Schilling's genius, Lowell's hustle, Rockies' struggles
Posted: Friday October 26, 2007 2:12AM; Updated: Friday October 26, 2007 1:04PM
BOSTON -- My five cuts following Game 2 of the World Series:
1. Curt Schilling stood in a narrow hallway outside the Boston clubhouse after Game 2, his carry-on bag packed for Denver beside him. Consider it a stop-over on his way to Cooperstown. Weeks short of his 41st birthday, Schilling moved closer to the Hall of Fame with yet another postseason victory, part of a superlative October résumé that enhances the 215 wins in his regular-season career. Only Kenny Rogers of the 2006 Tigers ever won a World Series game at a more advanced age, though in this one there was no evidence of a foreign substance on Schilling's pitching hand.
"I'm definitely more nervous now at this stage in my career," Schilling said. "I think it's because I know things are winding down and now I look around and enjoy so many things around me, like watching Josh [Beckett] and [Hideki] Okajima. It's fun. When I was young, it was just getting myself ready 24/7. Now I'm enjoying what I'm getting to see."
Schilling is the only man to win World Series games in his 20s, 30s and 40s. He is 11-2 with a 1.68 ERA in the postseason, including nail-biting wins by the scores of 2-0, 1-0, 2-1, 4-2 and 2-1. He has faced 525 batters in the postseason and walked only 25 of them -- one of every 21 hitters -- with almost five times as many strikeouts as walks. Fourteen years ago he threw 147 pitches to shut out Toronto in the World Series for Philadelphia. "I think I was still feeling it tonight," he joked. That night he threw the world's straightest fastball, but it had so much octane, such a fierce downward plane and such laser-guided accuracy that no one could square it up. Fourteen years later Schilling was throwing around 89 mph, but painting the corners with regularity, taking every inch that umpire Laz Diaz would give. He threw 65 fewer pitches in his latest World Series win than in his first, but in its own way it was masterful. There have been 124 starters in the postseason history of Fenway Park. Only five of them ever won with no more than two runs. Three of them did so way back in the deadball era: Rube Marquard and Hugh Bedient in the 1912 World Series, when Fenway first opened, and Carl Mays in the 1918 Fall Classic. Then the great Bob Gibson did it in the 1967 World Series. And now Schilling has joined them in a hitter's era in a hitter's park, and far from the prime of his career.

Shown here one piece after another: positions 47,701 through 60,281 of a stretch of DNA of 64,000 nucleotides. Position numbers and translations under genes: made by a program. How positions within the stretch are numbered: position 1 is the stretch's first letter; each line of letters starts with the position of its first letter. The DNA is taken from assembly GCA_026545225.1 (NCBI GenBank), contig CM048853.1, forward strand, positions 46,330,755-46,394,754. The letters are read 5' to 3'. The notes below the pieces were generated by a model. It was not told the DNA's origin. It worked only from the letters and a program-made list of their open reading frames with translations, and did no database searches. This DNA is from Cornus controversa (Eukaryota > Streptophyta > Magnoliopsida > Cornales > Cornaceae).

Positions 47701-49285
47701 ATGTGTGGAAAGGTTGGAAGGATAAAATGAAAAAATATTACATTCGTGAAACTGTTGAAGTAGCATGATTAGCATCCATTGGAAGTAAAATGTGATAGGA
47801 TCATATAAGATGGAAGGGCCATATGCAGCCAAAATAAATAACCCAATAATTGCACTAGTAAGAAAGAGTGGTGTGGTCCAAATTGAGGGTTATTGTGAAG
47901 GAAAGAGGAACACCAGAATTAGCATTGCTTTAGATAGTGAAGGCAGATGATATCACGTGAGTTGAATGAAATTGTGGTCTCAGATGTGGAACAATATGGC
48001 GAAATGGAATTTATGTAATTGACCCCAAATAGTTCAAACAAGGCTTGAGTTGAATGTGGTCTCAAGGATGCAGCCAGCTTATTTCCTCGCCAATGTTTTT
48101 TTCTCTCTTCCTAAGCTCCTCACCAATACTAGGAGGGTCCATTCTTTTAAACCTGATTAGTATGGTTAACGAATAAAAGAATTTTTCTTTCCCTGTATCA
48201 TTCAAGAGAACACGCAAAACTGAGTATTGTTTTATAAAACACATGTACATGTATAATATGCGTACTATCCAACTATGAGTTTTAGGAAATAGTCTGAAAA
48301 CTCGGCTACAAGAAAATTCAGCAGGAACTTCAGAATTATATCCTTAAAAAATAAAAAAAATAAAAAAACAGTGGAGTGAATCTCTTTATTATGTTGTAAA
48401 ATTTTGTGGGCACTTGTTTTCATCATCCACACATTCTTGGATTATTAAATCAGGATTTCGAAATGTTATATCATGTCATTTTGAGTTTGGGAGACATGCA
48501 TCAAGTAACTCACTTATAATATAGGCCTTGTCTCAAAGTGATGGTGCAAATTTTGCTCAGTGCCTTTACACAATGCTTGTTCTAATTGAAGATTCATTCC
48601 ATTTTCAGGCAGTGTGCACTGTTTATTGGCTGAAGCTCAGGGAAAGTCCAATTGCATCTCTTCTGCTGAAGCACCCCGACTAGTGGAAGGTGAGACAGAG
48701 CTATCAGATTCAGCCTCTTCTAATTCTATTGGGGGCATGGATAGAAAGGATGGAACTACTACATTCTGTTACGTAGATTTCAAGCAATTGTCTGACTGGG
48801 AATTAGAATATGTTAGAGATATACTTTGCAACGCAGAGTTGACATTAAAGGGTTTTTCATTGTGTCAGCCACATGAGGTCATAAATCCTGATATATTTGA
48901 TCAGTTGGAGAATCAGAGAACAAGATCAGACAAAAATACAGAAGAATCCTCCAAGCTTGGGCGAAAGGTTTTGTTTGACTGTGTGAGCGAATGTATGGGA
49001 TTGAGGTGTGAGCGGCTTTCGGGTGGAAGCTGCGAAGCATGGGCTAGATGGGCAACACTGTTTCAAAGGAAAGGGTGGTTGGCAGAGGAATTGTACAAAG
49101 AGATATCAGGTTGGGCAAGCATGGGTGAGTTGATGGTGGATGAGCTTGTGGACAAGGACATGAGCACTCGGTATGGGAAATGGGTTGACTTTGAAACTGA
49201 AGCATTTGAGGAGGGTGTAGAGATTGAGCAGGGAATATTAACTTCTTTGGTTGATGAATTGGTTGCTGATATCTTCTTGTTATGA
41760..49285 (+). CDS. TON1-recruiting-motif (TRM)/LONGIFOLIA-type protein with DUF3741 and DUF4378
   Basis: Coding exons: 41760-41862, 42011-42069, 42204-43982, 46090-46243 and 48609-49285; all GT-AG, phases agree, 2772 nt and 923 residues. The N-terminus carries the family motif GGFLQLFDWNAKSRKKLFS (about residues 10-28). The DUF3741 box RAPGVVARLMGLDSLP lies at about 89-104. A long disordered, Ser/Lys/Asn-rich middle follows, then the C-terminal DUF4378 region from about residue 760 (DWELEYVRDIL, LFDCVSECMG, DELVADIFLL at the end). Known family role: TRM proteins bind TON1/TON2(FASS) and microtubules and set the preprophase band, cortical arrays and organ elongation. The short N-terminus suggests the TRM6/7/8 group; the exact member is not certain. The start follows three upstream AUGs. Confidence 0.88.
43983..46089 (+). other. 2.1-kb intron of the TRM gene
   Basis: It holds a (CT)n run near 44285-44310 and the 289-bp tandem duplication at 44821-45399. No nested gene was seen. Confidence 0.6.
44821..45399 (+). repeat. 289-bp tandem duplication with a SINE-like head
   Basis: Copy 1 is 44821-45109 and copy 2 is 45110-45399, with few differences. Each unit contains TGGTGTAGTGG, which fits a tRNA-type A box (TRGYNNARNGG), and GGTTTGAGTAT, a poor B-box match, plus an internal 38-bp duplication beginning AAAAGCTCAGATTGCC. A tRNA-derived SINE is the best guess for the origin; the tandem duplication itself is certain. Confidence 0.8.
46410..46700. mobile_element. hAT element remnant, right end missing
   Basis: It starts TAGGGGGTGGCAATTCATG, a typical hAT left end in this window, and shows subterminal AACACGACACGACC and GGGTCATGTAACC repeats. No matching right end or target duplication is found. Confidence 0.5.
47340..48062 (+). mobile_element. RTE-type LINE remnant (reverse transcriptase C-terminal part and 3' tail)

Nearing 41, pitching against a flamethrower nearly half his age, Schilling won a pitcher's duel at Fenway in the World Series. It was a game to remember, including when his name appears on a Hall of Fame ballot.
2. I hit Boston manager Terry Francona with this question after Game 2: What was the biggest play of the game?
"Mikey Lowell getting to third base?" he said, like a student suddenly called upon by the teacher.
"OK, good, you get to keep your job," I told him.
Of course, it was obvious that Lowell made the biggest difference in the game by capitalizing on an awful play by Colorado right fielder Brad Hawpe in the fourth inning.
Lowell was on first base with one out when J.D. Drew lined a single to the right of Hawpe. Lowell cut his stride while nearing second base, but when he saw Hawpe retreat on the ball rather than playing it aggressively, Lowell shifted gears and raced to third, just beating Hawpe's throw to get the tying run to third with one out. It paid off when Jason Varitek knocked Lowell in with a flyball.